Obama Tries Rewriting History

One of my favorite books is Virtual History, a somewhat dry but entertaining book containing a series of essays by noted British historians who flesh out counterfactual scenarios for several historical events. I love these "what if" books because, as the editor of Virtual History, Niall Ferguson, points out in introducing the essays, counterfactualism attempts to destroy the notion that history is a deterministic enterprise, that changing a few events or the absence of some giant personality could very well alter the way a specific historical event turned out, thus affecting the unfolding of a future timeline.

I guess serious historians are less enthusiastic about counterfactuals, but for me it is comforting to think that humans have some control over their own destiny after all.

For generations, novelists -- especially science fiction writers -- have had a field day with these kinds of alternate history scenarios. The most prolific writer of this genre by far has been Harry Turtledove, whose inventive mind has conjured up alternate histories involving the south winning the civil war, the American revolution never happening, and the Nazis winning World War II.

Now Senator Barack Obama has his own entry in the alternate history universe. Apparently, the Democratic nominee for president isn't satisfied with promulgating linear history to explain his position on Iraq. Instead, he has hit upon the novel notion that by substituting "what if" questions and extrapolating a new timeline, he can have his cake and eat it too with the voter.

For instance, Obama asks, "What if instead of saying this in January, 2007 ...":

We cannot impose a military solution on what has effectively become a civil war. And until we acknowledge that reality, uh, we can send 15,000 more troops; 20,000 more troops; 30,000 more troops. Uh, I don't know any, uh, expert on the region or any military officer that I've spoken to, uh, privately that believes that that is gonna make a substantial difference on the situation on the ground.

"I had said this?": (January 5, 2008, at a Democratic debate)

I had no doubt, and I said when I opposed the surge, that given how wonderfully our troops perform, if we place 30,000 more troops in there, then we would see an improvement in the security situation and we would see a reduction in the violence.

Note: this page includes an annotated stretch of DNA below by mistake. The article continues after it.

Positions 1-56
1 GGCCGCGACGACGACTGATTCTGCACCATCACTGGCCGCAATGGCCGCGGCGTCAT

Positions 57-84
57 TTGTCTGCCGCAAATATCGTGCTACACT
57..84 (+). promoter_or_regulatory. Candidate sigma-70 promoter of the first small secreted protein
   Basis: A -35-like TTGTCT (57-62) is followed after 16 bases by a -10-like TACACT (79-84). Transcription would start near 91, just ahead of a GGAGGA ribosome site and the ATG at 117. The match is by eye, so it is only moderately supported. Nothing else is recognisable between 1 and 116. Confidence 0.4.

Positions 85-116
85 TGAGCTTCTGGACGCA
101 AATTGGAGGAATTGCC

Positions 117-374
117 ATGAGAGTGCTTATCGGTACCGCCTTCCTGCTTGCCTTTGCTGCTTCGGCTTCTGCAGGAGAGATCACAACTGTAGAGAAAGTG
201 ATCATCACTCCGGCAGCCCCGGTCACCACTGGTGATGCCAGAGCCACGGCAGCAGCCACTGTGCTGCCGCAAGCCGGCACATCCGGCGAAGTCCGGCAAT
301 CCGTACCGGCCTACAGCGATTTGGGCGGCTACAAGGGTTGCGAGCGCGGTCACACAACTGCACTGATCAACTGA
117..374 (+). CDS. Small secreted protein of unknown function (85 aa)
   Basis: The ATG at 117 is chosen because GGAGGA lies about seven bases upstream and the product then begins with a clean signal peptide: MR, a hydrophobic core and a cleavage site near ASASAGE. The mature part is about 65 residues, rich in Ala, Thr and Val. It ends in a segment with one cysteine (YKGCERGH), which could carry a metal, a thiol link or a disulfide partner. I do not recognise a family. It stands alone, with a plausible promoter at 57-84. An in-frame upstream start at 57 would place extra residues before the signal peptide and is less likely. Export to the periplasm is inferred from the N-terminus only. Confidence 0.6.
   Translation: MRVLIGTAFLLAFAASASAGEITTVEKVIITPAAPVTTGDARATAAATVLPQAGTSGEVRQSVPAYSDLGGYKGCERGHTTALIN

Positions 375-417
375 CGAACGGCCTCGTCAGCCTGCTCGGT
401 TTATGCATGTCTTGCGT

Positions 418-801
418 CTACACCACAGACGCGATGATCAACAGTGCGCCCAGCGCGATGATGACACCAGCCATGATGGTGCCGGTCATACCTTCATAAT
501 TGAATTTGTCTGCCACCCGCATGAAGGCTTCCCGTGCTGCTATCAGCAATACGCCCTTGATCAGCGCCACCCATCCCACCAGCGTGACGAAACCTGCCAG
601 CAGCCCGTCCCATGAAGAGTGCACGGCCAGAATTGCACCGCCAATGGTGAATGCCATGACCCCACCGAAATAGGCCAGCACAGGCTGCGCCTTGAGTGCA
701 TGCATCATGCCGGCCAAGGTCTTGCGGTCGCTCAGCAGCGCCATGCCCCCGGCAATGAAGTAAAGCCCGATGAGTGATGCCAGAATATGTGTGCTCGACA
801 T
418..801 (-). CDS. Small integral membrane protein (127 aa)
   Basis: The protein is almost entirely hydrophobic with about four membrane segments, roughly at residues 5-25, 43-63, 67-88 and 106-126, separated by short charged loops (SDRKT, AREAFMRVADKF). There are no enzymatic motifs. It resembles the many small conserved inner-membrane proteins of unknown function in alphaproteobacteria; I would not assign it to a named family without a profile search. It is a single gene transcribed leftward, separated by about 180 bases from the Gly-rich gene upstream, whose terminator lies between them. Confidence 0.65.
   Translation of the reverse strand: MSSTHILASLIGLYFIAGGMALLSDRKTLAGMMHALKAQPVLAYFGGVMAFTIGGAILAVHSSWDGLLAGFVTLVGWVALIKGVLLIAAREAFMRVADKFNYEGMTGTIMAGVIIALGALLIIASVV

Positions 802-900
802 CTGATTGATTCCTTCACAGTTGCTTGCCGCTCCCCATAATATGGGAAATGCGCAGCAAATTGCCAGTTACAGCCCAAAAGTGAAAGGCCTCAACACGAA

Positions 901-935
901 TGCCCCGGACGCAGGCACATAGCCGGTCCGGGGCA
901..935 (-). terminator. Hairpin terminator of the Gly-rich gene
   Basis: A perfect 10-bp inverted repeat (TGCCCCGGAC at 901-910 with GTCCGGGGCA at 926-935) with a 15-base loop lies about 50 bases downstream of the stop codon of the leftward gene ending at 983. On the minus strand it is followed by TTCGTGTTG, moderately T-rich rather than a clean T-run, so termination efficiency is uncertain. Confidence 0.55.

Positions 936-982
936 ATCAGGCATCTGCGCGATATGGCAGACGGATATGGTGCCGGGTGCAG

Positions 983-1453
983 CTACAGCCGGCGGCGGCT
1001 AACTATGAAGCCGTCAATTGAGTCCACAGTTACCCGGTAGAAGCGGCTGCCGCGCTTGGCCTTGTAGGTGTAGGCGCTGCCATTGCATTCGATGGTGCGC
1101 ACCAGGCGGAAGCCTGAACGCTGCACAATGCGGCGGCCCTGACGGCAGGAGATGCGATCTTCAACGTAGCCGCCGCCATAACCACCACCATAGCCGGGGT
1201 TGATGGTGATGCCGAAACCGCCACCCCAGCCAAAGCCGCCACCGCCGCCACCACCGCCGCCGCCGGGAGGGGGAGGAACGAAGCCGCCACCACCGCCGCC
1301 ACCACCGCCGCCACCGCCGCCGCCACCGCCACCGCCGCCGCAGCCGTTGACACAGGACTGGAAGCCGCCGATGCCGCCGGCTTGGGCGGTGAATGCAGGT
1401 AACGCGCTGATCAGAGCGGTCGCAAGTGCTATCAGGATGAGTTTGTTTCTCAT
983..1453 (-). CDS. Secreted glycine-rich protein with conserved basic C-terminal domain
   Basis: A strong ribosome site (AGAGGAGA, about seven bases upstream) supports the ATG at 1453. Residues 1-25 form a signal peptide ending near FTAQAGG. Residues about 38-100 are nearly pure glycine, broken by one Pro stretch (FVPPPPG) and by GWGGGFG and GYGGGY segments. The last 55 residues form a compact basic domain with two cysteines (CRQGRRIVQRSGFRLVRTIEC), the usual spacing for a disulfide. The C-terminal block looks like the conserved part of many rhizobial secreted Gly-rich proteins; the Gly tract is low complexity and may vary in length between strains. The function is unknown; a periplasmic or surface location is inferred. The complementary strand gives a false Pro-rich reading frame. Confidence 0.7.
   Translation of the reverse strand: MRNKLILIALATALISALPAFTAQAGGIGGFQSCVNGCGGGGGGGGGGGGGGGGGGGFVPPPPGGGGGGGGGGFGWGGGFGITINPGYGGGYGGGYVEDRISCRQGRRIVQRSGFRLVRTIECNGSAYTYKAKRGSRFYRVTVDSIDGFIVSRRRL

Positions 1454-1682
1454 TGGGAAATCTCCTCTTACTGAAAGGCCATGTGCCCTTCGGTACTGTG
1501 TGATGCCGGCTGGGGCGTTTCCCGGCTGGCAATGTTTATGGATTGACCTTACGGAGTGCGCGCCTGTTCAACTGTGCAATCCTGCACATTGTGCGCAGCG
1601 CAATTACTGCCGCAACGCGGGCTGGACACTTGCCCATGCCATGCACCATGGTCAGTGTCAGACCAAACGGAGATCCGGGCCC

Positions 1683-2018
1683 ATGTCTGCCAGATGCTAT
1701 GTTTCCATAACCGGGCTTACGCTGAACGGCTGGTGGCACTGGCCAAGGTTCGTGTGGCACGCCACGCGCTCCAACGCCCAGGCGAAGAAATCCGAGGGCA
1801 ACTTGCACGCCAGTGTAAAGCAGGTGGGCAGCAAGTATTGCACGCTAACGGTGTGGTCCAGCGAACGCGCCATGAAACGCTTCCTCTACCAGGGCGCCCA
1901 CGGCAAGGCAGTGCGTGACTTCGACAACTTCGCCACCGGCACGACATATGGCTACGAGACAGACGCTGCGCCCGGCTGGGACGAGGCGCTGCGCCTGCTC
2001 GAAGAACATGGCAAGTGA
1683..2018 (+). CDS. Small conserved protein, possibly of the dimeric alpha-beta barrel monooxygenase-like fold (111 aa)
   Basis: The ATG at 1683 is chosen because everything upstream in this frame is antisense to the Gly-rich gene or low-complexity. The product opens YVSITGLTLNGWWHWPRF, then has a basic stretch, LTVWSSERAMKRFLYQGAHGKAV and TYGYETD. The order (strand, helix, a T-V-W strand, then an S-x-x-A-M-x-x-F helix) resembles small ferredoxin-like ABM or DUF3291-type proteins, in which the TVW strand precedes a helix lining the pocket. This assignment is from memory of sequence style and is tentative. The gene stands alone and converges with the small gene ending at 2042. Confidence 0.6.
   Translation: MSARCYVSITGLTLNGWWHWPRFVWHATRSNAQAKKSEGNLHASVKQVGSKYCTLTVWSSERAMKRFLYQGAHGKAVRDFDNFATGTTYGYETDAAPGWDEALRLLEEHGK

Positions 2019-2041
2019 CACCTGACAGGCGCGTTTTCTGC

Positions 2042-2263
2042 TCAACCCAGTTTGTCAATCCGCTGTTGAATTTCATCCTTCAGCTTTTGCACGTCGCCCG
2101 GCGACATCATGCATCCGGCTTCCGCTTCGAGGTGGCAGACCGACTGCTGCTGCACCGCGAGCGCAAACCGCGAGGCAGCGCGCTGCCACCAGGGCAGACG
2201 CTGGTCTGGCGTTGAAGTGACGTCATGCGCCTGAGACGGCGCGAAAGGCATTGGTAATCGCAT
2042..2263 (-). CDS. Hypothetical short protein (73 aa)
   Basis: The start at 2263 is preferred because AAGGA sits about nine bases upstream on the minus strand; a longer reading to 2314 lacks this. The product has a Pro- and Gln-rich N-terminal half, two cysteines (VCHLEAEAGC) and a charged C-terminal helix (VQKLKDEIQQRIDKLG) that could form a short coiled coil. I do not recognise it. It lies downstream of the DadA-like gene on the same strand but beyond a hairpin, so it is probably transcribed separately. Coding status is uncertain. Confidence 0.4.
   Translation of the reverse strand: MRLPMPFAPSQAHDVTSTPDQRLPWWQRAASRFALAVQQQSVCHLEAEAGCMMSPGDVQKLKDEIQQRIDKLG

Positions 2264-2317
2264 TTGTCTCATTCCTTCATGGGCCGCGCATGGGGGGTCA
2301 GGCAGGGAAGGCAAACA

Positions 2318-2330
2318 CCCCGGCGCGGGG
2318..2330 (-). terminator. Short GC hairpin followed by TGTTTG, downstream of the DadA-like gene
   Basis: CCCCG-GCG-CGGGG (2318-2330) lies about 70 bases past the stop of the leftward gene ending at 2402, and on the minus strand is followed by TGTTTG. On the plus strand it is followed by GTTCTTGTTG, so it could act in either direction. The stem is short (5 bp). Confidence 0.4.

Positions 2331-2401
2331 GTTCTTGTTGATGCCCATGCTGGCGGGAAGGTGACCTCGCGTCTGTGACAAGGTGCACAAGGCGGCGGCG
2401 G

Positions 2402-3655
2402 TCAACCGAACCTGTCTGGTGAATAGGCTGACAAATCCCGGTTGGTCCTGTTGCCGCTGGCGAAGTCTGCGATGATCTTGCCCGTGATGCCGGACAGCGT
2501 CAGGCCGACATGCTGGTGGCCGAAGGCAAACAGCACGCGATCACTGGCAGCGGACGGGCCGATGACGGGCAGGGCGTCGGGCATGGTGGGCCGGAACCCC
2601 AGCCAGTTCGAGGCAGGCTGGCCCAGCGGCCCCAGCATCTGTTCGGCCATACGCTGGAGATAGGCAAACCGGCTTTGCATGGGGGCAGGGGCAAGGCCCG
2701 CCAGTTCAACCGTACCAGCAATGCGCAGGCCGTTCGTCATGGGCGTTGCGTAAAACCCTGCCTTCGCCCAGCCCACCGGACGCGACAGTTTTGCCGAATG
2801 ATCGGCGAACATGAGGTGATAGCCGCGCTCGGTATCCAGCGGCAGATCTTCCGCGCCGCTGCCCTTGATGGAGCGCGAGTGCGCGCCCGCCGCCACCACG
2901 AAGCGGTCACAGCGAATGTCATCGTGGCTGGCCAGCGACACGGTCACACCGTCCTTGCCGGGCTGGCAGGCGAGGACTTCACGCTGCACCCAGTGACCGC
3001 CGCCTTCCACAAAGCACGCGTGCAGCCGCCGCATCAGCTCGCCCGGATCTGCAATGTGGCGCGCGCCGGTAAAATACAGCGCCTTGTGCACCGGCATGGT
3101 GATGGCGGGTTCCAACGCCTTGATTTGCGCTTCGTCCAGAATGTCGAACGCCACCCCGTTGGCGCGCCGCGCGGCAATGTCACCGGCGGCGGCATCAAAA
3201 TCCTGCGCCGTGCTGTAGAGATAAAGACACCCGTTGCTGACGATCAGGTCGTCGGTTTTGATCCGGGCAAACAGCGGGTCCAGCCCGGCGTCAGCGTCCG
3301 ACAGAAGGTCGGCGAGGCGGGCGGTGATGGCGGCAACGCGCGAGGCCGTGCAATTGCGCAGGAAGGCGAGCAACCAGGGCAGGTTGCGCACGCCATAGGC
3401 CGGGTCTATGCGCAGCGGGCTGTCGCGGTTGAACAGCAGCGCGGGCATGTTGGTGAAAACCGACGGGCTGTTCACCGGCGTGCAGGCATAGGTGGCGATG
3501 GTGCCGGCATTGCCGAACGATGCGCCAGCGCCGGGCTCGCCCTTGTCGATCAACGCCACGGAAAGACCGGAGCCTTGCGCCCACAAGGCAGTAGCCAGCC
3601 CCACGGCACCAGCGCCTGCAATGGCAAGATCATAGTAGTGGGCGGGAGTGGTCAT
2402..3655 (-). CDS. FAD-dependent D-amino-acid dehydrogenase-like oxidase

Obviously, Obama's "what if" question in this instance would have saved him from charges of either flip-flopping or not knowing what he's talking about.

Similarly, what if instead of saying this on November 11, 2007:

Finally, in 2006-2007, we started to see that, even after an election, George Bush continued to want to pursue a course that didn't withdraw troops from Iraq but actually doubled them and initiated a surge and at that stage I said very clearly, not only have we not seen improvements, but we're actually worsening, potentially, a situation there.

He actually said what he wrote in the New York Times on Monday, July 16:

In the 18 months since President Bush announced the surge, our troops have performed heroically in bringing down the level of violence. New tactics have protected the Iraqi population, and the Sunni tribes have rejected al-Qaeda — greatly weakening its effectiveness.

By positing a counterfactual explanation of history for his flip-flops, Obama can be held blameless. This is especially true if you not only seek to alter what you said, but scrub the historical record by eliminating all vestiges of the offending statements which would give rise to the charges in the first place.

This is a favorite literary device of science fiction writers who employ the well-known time travel paradox that begs the question if you went back in time and murdered your father, how could you be born? Obama's answer to the paradox is to kill the father and then be miraculously reborn as if dad had never existed:

Barack Obama's campaign scrubbed his presidential Web site over the weekend to remove criticism of the U.S. troop "surge" in Iraq, the Daily News has learned.

The presumed Democratic nominee replaced his Iraq issue Web page, which had described the surge as a "problem" that had barely reduced violence.

"The surge is not working," Obama's old plan stated, citing a lack of Iraqi political cooperation but crediting Sunni sheiks -- not U.S. military muscle -- for quelling violence in Anbar Province.

The News reported Sunday that insurgent attacks have fallen to the fewest since March 2004.

Obama's campaign posted a new Iraq plan Sunday night, which cites an "improved security situation" paid for with the blood of U.S. troops since the surge began in February 2007.

It praises G.I.s' "hard work, improved counterinsurgency tactics, and enormous sacrifice."

Campaign aide Wendy Morigi said Obama is "not softening his criticism of the surge. We regularly update the Web site to reflect changes in current events."